Monday, 14 October 2019

Book Review: The Golden Age of Science Fiction by John Wade

As a wargamer, I have always been attracted to the idea of putting on a retro sci-fi game. Whenever I see retro sci-fi figures or rules I am compelled to pick them up. I assume that this is in a wide part down to nostalgia. Growing up in the 1970s in the UK we got our first expose to Star Trek and also I fondly remember watching classic sci-fi movies on BBC2 in the early evenings on Wednesdays. Films that were invariably made in the 1950s, mainly black and white (that might just have been because we still had a black and white TV at that point), and I suppose even by then, fairly dated. "Them", "The Incredible Shrinking Man", "This Island Earth", "Invasion of the Body Snatchers" and two of my favourite films, "The Day The Earth Stood Still" and "Forbidden Planet".

So when I saw the book The Golden Age of Science Fiction - A journey into Space with 1950s Radio, TV, Films, Comics and Books by John Wade I knew I had to read it.


Although never promising to be a complete look at science fiction in the 1950s (this is a personal memoir to the author's discovery and love of the genre during the 50s), the book does however look at so much more than just movies, covering radio (a far bigger thing back then than it is now), TV, films, books, comics and magazines, all in great depth.

Each different form of media is covered in a separate chapter, starting with radio. Now, I should also point out that the book is very much written from a British point of view, therefore it may well miss the odd American and international productions, although where foreign media made it to the UK they do also feature.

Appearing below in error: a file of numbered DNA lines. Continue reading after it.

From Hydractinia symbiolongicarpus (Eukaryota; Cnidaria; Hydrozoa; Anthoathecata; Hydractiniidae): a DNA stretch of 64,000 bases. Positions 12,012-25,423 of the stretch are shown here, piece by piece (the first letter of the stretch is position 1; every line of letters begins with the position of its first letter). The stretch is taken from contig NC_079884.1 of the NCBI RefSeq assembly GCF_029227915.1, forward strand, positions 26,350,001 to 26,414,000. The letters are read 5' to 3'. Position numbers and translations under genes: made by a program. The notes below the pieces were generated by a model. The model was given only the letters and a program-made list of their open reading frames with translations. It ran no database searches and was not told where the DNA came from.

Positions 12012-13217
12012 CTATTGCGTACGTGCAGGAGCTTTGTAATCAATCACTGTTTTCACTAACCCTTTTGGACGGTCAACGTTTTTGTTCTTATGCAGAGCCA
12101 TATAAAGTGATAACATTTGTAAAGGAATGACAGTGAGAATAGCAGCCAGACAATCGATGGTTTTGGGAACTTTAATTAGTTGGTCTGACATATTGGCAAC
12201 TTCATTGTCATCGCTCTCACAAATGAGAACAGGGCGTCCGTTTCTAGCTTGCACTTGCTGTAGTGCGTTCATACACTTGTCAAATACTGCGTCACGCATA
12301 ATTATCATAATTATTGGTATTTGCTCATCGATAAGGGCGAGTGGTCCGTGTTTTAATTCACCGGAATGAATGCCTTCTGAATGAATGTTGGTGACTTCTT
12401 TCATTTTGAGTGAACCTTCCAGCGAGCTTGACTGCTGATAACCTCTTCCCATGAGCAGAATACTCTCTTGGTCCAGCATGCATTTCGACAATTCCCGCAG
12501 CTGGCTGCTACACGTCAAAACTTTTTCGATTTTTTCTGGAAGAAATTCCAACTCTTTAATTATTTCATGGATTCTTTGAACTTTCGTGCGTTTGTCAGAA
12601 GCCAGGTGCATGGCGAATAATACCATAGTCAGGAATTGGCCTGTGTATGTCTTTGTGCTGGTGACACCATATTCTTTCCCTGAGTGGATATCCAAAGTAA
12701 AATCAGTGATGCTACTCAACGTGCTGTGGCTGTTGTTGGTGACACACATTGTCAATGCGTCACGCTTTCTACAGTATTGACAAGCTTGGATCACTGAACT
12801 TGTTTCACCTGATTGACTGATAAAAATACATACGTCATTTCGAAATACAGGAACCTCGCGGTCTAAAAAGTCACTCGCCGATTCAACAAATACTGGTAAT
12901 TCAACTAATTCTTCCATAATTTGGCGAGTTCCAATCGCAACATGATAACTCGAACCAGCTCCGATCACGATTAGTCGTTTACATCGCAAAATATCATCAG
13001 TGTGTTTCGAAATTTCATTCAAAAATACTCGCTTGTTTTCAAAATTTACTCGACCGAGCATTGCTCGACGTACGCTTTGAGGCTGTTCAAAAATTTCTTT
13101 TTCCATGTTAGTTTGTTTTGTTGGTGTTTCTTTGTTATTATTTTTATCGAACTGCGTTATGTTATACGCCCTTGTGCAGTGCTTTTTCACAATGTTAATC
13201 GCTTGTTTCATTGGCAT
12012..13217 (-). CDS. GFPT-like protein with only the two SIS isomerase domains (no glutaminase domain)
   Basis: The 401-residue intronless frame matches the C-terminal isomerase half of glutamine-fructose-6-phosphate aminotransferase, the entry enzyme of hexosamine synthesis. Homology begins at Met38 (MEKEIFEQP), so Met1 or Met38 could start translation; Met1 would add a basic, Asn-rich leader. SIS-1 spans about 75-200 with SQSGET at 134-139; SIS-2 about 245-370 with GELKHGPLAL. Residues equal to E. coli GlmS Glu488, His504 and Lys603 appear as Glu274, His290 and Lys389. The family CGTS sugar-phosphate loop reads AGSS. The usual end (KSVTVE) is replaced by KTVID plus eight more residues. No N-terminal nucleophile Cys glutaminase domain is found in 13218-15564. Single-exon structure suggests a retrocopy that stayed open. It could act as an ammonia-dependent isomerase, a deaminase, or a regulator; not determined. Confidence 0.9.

The section on television reviews several TV plays as well as going into some depth on the three Quatermass series. I have had an abiding love of the Quatermass quartet for many years, although missed the original three series, seeing the films and the later series only. I have, however, read the three script books that were released with the original TV scripts. The depth of information in this book is excellent and if nothing else it has inspired me to track down and watch the original TV shows if I can find them.

The section on movies is obviously mainly focused on the amazing US output of Sci-Fi movies in the 1950s. With such classics as those already mentioned at the beginning of this review. First, we have a general overview of the ci-fi movie genre in the 1950s with descriptions of the most common plot elements, then a brief review of the lurid nature of a lot of 50s movie posters, that didn't always reflect the content of the actual films. Then we get an in-depth review of the authors select choice of movies followed by some brief resumes of his choice of "also-rans". Finally, there is a reasonably exhaustive list of all of the sci-fi movies released in the 1950s. I found the movie section to be an invaluable resource for anybody who is interested in classic (and not so classic) sci-fi movies. As someone who has loved sci-fi for as long as I can remember, I will generally watch anything that has a hint of sci-fi about it. Many just to be able to tick them off as having seen them. So this list gives me a lot to work with.

The next chapter of the book proved to be just as interesting as it moved on to books. I devoured a lot of science fiction books in my teens working my way through many of the most well-known authors, to see which ones I enjoyed and which I was not so interested in. On reflection, I feel that I missed a lot that I really should have read, for example, I read several of Issac Asimov's Robot books but none of his Foundation series. I can say the same for many of the other top authors.